Enumeration of Circulating Tumor Cells in the Blood of Breast Cancer Patients After Filtration Enrichment: Correlation with Disease Stage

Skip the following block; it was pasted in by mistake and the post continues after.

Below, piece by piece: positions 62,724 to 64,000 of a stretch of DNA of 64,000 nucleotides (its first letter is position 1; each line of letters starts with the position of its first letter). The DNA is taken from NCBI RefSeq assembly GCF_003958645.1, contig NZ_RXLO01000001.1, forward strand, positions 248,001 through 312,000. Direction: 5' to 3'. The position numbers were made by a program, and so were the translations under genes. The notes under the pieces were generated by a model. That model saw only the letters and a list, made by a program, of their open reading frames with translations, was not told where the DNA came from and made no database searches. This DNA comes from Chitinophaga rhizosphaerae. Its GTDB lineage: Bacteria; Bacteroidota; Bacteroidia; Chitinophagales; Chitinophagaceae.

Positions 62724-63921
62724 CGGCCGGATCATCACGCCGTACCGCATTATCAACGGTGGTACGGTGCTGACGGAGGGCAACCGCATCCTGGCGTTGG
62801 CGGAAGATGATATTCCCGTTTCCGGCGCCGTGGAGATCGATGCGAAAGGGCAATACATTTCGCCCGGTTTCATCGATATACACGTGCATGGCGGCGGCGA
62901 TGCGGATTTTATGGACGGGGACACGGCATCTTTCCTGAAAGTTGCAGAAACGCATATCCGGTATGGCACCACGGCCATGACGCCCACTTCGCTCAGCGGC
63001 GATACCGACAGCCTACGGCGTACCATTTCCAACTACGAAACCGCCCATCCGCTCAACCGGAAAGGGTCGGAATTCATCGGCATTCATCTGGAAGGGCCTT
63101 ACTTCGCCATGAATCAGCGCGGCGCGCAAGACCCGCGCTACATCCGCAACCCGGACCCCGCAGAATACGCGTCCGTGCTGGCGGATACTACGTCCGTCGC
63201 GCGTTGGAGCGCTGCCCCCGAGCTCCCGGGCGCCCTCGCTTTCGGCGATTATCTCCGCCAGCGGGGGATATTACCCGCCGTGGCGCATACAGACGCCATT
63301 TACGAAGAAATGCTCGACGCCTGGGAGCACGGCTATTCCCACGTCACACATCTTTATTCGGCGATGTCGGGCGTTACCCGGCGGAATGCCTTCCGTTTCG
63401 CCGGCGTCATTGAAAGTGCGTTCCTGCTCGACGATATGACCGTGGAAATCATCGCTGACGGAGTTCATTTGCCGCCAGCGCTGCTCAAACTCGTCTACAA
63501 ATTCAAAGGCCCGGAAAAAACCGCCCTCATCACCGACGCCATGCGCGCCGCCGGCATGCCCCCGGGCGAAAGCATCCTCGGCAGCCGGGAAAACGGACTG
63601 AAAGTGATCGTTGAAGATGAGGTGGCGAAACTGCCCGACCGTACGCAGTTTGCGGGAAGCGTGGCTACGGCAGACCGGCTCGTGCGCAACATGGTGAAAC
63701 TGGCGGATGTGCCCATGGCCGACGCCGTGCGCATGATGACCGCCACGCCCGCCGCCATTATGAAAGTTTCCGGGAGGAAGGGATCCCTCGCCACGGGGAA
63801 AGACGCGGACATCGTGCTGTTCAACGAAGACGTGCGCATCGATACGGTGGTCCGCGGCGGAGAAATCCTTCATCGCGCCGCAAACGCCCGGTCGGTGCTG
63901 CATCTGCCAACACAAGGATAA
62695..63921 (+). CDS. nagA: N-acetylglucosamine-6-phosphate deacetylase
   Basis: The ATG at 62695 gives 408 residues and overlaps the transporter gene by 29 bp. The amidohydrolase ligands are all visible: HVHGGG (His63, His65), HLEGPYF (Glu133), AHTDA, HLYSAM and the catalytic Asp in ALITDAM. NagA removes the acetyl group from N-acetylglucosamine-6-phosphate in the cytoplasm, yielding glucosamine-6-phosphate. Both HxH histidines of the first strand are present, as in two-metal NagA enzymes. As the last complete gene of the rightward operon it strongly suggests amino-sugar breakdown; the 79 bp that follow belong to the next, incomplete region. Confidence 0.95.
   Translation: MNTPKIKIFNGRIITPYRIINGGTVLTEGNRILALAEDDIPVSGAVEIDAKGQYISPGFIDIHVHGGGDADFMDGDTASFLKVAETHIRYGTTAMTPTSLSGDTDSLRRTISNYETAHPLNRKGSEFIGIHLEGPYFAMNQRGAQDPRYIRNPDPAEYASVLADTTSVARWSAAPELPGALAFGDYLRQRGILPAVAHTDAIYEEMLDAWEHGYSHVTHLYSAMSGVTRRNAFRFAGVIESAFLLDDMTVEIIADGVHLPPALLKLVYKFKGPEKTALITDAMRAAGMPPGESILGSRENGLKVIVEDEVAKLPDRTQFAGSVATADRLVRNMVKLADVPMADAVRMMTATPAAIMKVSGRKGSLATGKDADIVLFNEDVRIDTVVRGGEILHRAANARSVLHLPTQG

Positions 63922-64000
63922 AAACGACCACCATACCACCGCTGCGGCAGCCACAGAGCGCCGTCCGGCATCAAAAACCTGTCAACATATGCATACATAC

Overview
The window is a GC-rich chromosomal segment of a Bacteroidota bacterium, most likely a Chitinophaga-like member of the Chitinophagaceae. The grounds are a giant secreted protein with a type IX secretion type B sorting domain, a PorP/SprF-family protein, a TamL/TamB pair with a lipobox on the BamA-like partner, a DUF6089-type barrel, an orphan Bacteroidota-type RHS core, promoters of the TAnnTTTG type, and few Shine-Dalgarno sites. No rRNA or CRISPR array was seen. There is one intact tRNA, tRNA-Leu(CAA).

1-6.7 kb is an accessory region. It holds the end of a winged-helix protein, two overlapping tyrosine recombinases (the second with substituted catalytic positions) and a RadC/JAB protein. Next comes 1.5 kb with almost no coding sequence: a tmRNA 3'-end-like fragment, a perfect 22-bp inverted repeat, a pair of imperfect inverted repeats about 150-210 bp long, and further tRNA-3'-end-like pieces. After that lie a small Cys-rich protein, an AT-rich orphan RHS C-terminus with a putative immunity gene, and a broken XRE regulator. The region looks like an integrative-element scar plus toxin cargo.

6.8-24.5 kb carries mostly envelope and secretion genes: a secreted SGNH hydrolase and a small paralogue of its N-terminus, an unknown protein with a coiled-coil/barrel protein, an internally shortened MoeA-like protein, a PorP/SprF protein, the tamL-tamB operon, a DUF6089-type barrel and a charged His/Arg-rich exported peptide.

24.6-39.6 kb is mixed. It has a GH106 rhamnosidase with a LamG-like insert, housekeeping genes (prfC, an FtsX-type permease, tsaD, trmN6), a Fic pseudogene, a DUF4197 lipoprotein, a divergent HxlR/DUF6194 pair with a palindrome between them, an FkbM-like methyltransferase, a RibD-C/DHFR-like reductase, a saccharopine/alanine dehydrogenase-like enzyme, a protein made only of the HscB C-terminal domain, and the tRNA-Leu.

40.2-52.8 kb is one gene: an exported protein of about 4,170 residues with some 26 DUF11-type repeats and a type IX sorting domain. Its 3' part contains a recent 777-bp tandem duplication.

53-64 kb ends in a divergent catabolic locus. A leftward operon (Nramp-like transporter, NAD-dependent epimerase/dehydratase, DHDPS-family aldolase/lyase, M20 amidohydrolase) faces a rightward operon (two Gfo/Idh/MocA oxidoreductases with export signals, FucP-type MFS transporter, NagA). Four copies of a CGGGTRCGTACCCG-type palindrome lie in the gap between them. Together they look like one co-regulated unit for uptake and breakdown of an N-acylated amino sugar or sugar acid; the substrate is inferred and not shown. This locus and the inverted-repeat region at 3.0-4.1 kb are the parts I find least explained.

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The biological and clinical significance of circulating tumor cells (CTC) in the peripheral blood of breast cancer patients is not known. To study this question, we used a direct visualization assay to correlate the number of CTC with disease stage and progression. The CTC were enriched from the nucleated cell fraction by filtration and enumerated visually following immunostaining with anti-cytokeratin 8 (CK8) antibody CAM 5.2. In mixing experiments, we achieved a limit of detection of 5 MCF7 cells per 5 ml of blood or 5 × 107 peripheral blood leukocytes (PBL). We did not detect CTC in any control subjects (0/20). In 131 breast cancer patients, we found a higher incidence of CTC in patients with distant metastatic 36/51 (71%) than those with node-positive 17/36 (47%)(p= 0.026), or node-negative 17/44 (39%)(p= 0.001) disease. The distribution of the highest numbers of CTC observed in individual patients by repeated sampling over time ranged from 1 to 700 per 5 ml of blood with a trend toward higher numbers in those with distant metastases. In comparison with previous studies of equal specificity, based on a similar absence of CTC in controls, we report a higher incidence of CTC in node-negative and node-positive patients, suggesting a more frequent detection of CTC by our approach. This higher incidence was achieved, in part, by repeated sampling of our study population over time. Our results support the concept that CTC can be detected and enumerated in peripheral blood and that this minimally invasive assay merits further evaluation as a potential prognostic indicator and marker of disease progression.
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